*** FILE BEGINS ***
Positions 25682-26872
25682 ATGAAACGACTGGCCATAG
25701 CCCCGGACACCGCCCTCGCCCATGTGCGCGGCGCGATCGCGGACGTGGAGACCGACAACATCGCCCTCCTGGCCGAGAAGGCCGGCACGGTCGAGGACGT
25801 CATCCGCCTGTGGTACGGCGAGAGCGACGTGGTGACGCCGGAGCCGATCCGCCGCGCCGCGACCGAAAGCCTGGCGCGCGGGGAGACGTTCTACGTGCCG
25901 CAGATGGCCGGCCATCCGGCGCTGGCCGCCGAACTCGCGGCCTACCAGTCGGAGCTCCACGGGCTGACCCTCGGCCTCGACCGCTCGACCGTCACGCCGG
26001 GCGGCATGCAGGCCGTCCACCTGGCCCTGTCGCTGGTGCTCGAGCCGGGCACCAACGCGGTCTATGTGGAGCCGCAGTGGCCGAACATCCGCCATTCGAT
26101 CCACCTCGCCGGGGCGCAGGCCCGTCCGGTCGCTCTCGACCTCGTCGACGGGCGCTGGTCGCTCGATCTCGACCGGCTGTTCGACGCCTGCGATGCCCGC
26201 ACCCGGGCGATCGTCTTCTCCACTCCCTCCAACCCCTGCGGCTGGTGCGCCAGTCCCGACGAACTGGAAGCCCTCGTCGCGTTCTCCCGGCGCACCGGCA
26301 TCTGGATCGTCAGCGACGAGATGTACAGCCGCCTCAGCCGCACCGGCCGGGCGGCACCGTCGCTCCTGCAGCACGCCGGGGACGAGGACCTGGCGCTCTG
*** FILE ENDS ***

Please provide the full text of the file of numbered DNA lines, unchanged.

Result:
Positions 25682-26872
25682 ATGAAACGACTGGCCATAG
25701 CCCCGGACACCGCCCTCGCCCATGTGCGCGGCGCGATCGCGGACGTGGAGACCGACAACATCGCCCTCCTGGCCGAGAAGGCCGGCACGGTCGAGGACGT
25801 CATCCGCCTGTGGTACGGCGAGAGCGACGTGGTGACGCCGGAGCCGATCCGCCGCGCCGCGACCGAAAGCCTGGCGCGCGGGGAGACGTTCTACGTGCCG
25901 CAGATGGCCGGCCATCCGGCGCTGGCCGCCGAACTCGCGGCCTACCAGTCGGAGCTCCACGGGCTGACCCTCGGCCTCGACCGCTCGACCGTCACGCCGG
26001 GCGGCATGCAGGCCGTCCACCTGGCCCTGTCGCTGGTGCTCGAGCCGGGCACCAACGCGGTCTATGTGGAGCCGCAGTGGCCGAACATCCGCCATTCGAT
26101 CCACCTCGCCGGGGCGCAGGCCCGTCCGGTCGCTCTCGACCTCGTCGACGGGCGCTGGTCGCTCGATCTCGACCGGCTGTTCGACGCCTGCGATGCCCGC
26201 ACCCGGGCGATCGTCTTCTCCACTCCCTCCAACCCCTGCGGCTGGTGCGCCAGTCCCGACGAACTGGAAGCCCTCGTCGCGTTCTCCCGGCGCACCGGCA
26301 TCTGGATCGTCAGCGACGAGATGTACAGCCGCCTCAGCCGCACCGGCCGGGCGGCACCGTCGCTCCTGCAGCACGCCGGGGACGAGGACCTGGCGCTCTG